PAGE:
Sunday, April 29, 2012

The Return of Naoe - Downtown Miami

bento box

When I wrote about my first experience of stumbling upon Naoe, I described it as seeming almost like a dream: a tiny 17-seat jewel-box of a restaurant serving a bento box of gorgeous Japanese dishes followed by a procession of pristine nigiri, all entirely "omakase" or chef's choice. But it was real, and I went back several more times just to make sure. (You can find recaps of some subsequent meals here, here and here.)

In December, Naoe had to vacate its Sunny Isles space when the landlord hatched other plans for it. They closed up shop and began work on a new space on Brickell Key, adjacent to downtown Miami. The new venue reopened last week, and I made my first visit this past Thursday - exactly three years after my first post on Naoe.

I'm not usually a superstitious person, but I do worry that a place can lose its "mojo" when it moves locations.[1] Any such worries about Naoe were absolved by my visit to Naoe on Brickell Key.

Walking into the new space was again something like a dream: it looks almost like a mirror image of the original spot in Sunny Isles. It has the same smooth hinoki wood bar stretching in front of the open kitchen; it has the same austere grey-brown tones throughout the dining room; it has the same pinpoint halogens which literally put the spotlight on the food. There's actually less seating than there was in the original spot, and Chef Kevin Cory will only be serving eight diners per service.[2]

There have been some other minor tweaks. Instead of the $26 bento box followed by nigiri priced by the piece, Naoe now offers an $85 omakase menu that includes both the bento box and eight pieces of nigiri. Additional rounds (either repeat visits to items served earlier or, possibly, some different items) can then be added a la carte. Though bargain-hunters might rue the loss of the $26 bento, I have trouble believing anyone ever went to Naoe without sampling some sushi as well. If they did, they were missing out.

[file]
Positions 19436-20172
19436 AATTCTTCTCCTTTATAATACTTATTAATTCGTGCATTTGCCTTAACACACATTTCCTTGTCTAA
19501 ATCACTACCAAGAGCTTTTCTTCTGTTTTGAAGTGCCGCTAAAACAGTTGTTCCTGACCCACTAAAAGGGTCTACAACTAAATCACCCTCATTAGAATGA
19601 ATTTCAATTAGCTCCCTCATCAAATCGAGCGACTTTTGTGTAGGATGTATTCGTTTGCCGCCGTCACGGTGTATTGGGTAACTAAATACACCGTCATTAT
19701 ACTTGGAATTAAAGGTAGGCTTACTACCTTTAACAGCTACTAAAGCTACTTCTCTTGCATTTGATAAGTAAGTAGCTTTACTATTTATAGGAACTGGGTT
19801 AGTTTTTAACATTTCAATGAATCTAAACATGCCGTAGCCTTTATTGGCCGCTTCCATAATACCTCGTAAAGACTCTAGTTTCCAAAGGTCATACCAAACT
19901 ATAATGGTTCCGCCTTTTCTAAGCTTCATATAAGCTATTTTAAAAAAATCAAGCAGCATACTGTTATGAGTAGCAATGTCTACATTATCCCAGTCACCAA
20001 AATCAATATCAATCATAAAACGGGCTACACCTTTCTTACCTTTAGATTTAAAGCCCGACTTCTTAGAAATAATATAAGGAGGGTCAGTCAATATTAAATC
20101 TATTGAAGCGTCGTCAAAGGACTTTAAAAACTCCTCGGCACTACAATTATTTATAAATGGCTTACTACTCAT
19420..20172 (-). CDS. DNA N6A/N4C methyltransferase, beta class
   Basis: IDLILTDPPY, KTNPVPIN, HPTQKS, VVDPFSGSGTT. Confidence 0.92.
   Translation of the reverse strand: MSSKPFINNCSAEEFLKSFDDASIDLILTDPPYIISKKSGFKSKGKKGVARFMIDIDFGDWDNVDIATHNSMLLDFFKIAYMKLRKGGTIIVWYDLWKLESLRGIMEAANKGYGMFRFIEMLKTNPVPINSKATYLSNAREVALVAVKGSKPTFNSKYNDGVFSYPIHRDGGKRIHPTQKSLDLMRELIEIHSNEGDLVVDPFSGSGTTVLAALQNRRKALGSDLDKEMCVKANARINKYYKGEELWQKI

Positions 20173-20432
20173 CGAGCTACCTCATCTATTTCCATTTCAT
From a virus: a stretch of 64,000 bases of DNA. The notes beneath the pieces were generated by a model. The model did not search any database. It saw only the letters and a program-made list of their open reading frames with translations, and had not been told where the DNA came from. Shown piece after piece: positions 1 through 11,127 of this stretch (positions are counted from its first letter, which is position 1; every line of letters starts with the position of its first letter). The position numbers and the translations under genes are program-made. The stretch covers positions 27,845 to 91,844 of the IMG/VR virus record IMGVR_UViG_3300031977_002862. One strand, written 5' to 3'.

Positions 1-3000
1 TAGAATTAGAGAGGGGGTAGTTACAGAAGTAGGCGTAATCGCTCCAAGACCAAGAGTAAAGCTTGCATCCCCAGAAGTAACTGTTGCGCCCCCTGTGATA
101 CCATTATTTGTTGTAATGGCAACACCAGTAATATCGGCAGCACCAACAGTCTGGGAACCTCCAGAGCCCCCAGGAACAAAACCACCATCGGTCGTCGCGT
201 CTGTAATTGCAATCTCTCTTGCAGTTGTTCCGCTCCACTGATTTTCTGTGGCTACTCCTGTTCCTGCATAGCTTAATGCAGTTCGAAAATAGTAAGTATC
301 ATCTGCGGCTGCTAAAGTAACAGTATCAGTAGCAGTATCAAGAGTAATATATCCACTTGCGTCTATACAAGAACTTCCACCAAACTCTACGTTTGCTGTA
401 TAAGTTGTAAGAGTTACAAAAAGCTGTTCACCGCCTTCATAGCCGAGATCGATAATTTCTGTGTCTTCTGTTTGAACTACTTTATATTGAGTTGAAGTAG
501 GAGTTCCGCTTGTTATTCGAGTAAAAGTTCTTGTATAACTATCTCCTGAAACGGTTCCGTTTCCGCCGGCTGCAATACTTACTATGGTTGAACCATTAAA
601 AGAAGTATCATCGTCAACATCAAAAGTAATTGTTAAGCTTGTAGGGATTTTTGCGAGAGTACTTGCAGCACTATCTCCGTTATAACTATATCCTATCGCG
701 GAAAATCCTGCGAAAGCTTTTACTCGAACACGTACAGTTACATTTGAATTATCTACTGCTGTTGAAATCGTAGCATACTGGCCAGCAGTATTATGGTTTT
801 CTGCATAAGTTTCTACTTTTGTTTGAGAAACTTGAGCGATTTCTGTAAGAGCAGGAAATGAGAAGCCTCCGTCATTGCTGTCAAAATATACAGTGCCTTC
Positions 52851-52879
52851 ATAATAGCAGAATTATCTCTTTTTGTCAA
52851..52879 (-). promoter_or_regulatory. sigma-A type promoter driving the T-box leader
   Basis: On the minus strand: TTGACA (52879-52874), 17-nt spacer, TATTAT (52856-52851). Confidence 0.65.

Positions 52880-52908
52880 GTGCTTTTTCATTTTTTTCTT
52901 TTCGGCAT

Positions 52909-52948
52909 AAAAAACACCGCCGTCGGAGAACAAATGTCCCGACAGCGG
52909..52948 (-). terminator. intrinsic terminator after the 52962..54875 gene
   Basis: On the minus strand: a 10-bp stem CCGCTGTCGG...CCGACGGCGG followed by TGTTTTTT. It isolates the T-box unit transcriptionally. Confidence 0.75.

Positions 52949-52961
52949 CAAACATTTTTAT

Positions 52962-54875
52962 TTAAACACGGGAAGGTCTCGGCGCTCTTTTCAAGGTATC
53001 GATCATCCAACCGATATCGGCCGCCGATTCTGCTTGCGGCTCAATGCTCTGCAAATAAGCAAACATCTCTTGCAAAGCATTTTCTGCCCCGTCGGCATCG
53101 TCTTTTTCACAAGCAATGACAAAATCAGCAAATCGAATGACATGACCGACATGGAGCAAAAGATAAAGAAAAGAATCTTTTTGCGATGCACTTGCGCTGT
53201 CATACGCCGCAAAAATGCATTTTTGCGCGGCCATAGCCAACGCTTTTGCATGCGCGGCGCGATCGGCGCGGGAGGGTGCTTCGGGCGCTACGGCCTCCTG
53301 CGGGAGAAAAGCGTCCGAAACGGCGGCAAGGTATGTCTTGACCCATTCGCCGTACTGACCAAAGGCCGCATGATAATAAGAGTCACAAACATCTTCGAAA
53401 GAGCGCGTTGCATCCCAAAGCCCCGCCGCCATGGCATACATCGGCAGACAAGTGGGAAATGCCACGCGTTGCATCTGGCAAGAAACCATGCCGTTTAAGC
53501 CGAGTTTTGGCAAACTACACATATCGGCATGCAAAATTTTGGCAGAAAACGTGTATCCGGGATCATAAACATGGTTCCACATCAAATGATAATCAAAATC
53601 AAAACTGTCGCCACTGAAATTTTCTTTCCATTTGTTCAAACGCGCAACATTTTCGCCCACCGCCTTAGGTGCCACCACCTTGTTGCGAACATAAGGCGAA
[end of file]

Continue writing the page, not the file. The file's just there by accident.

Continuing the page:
(You can see all my pictures in this Naoe April 26, 2012 flickr set).

The food is every bit as good as it ever was:

bento box

Bento box with sashimi of cobia and scallop mantle, with Japanese seaweed, shiso and freshly grated wasabi; tsubugai (whelk, or sea snail); fried whiting; wilted mizuna; tofu with uni sauce and walnuts; sardine and portobello mushroom rice with daikon nukazuke.[3] A bowl of miso soup with puréed corn was served alongside.

salmon belly

Salmon belly nigiri. Always the first nigiri served at Naoe. Perenially one of my favorite bites.

(continued ...)


kumamoto oyster

Kumamoto oyster, with a brushing of shoyu and a dab of fresh wasabi.

octopus

Tiny octopus, unexpectedly tender.

madai

Madai (sea bream), mild and tender but with a suppleness almost like hamachi.

shima aji

Shima aji (striped jack), one of my favorites, meaty but silky, with a thin strip of its silvery skin still attached to the edge of the neta.

ika

Ika (squid, finely chopped), with a bit of slivered shiso leaf on top.

hokkaido uni

Hokkaido uni, dainty, bright-orange lobes of sea urchin, with a mouth-filling sweet creaminess.

koji-pickled saba

Koji-pickled saba (mackerel), with a sheet of translucent seaweed and a bit of the koji-innoculated rice on top. Koji is the mold that is used to ferment rice for the preparation of sake, and soybeans to produce soy sauce and miso.[4] This has a creamier, more tender texture than the more customary vinegar-cured mackerel.